Medici, Giuliano de'

Medici, Giuliano de'

(jo͞olyä`nō dā mĕ`dĭchē, Ital. mā`dēchē), 1479–1516, duke of Nemours (1515–16); younger son of Lorenzo de' MediciMedici, Lorenzo de'
, 1449–92, Italian merchant prince, called Lorenzo il Magnifico [the magnificent]. He succeeded (1469) his father, Piero de' Medici, as head of the Medici family and as virtual ruler of Florence.
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 (Lorenzo il Magnifico) and brother of Pope Leo XLeo X,
1475–1521, pope (1513–21), a Florentine named Giovanni de' Medici; successor of Julius II. He was the son of Lorenzo de' Medici, was made a cardinal in his boyhood, and was head of his family before he was 30 (see Medici).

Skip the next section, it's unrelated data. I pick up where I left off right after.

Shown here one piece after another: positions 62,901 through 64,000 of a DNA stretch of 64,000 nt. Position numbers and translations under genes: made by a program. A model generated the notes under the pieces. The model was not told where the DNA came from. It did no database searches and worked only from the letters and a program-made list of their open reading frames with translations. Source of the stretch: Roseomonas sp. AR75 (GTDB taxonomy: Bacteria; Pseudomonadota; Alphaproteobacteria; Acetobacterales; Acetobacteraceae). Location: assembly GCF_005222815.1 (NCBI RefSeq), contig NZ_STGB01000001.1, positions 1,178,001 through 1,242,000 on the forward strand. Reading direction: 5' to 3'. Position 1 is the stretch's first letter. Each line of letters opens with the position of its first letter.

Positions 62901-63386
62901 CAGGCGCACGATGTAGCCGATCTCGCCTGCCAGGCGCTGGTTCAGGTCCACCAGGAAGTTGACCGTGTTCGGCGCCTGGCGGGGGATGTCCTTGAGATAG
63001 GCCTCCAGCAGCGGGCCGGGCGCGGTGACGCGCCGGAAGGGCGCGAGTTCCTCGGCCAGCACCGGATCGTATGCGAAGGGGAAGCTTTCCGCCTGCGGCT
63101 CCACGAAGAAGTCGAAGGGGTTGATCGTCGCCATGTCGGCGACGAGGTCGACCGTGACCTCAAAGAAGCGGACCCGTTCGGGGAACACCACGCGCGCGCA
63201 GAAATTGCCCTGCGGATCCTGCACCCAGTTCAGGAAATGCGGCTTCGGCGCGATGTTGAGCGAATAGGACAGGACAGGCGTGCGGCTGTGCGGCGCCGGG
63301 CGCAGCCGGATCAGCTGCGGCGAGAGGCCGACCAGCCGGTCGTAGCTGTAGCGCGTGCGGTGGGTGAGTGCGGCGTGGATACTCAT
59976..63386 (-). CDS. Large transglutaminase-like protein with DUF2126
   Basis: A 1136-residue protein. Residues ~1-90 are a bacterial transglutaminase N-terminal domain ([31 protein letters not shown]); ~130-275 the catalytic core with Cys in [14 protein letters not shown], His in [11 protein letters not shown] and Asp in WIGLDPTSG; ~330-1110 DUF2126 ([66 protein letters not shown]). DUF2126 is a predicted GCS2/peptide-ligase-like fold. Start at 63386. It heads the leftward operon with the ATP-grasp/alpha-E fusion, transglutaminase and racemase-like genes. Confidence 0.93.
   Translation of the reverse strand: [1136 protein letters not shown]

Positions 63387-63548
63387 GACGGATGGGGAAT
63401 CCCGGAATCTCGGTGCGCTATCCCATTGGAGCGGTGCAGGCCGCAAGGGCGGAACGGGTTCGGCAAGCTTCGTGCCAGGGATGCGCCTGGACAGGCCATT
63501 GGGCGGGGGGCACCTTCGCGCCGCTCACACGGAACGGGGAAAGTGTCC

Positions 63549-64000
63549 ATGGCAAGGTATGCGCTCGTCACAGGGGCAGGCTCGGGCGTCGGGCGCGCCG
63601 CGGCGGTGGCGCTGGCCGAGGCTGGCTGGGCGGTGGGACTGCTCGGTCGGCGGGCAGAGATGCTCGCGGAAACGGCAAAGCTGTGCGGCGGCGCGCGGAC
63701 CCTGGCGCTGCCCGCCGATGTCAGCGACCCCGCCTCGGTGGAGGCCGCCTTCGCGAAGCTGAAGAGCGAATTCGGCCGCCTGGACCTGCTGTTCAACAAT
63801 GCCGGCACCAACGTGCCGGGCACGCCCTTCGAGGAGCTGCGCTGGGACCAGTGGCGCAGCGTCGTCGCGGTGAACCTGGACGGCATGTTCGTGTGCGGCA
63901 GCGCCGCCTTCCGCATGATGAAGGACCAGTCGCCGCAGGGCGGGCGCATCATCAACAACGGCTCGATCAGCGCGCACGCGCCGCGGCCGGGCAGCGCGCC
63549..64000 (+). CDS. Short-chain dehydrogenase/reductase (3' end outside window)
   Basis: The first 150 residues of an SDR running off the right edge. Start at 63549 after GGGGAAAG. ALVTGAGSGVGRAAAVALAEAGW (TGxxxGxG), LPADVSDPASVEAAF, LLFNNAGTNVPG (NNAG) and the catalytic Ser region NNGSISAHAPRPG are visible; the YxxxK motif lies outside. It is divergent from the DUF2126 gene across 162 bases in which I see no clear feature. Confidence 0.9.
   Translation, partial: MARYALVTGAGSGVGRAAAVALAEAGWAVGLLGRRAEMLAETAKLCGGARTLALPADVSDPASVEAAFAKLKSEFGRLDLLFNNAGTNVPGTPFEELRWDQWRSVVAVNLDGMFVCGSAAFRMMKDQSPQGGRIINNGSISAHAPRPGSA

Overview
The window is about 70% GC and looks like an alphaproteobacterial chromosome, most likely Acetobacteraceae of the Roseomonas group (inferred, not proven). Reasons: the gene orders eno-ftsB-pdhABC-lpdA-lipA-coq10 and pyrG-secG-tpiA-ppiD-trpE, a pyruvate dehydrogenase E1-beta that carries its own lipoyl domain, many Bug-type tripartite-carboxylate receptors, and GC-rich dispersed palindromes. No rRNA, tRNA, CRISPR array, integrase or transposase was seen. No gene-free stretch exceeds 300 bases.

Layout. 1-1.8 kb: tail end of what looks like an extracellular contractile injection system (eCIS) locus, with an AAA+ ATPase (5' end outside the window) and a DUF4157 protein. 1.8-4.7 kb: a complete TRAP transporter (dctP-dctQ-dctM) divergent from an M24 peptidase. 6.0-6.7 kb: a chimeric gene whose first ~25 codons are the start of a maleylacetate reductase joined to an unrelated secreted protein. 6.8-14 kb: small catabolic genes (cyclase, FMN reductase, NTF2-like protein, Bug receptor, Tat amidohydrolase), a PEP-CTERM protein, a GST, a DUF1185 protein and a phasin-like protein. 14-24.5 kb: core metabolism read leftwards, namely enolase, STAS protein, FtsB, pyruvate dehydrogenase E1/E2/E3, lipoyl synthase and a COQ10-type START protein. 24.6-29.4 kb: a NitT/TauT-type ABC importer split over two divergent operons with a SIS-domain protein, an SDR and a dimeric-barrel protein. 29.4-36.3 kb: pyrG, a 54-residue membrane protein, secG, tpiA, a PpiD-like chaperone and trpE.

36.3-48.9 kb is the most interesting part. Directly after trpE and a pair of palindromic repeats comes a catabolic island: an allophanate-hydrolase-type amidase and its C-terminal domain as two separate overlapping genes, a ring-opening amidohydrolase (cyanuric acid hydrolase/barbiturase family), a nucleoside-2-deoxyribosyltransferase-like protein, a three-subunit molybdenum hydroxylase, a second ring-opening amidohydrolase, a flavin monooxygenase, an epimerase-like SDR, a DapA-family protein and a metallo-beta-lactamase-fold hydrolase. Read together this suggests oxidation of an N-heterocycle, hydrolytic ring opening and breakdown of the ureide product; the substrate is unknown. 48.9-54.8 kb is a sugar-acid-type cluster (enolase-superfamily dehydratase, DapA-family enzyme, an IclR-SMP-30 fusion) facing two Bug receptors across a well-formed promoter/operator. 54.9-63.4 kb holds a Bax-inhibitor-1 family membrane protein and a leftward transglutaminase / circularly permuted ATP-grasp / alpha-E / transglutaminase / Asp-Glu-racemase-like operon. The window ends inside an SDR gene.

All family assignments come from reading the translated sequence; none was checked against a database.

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. He entered Florence in 1512 when the Holy League restored his family to rule the city. Having married a princess of the Nemours branch of the house of Savoy, he was invested with the duchy by Francis I of France, who also intended to place him on the throne of Naples. Giuliano was a patron of the arts and letters. His statue, by Michelangelo, together with the statues of Day and Night, adorn his tomb in the Church of San Lorenzo, Florence. Ippolito de' MediciMedici, Ippolito de'
, 1511–35, cardinal of the Roman Catholic Church; an illegitimate son of Giuliano de' Medici, duke of Nemours. Pope Clement VII, head of the Medici family, ruled Florence through Ippolito, Ippolito's cousin, Alessandro de' Medici, and Cardinal Silvio
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 was his illegitimate son.
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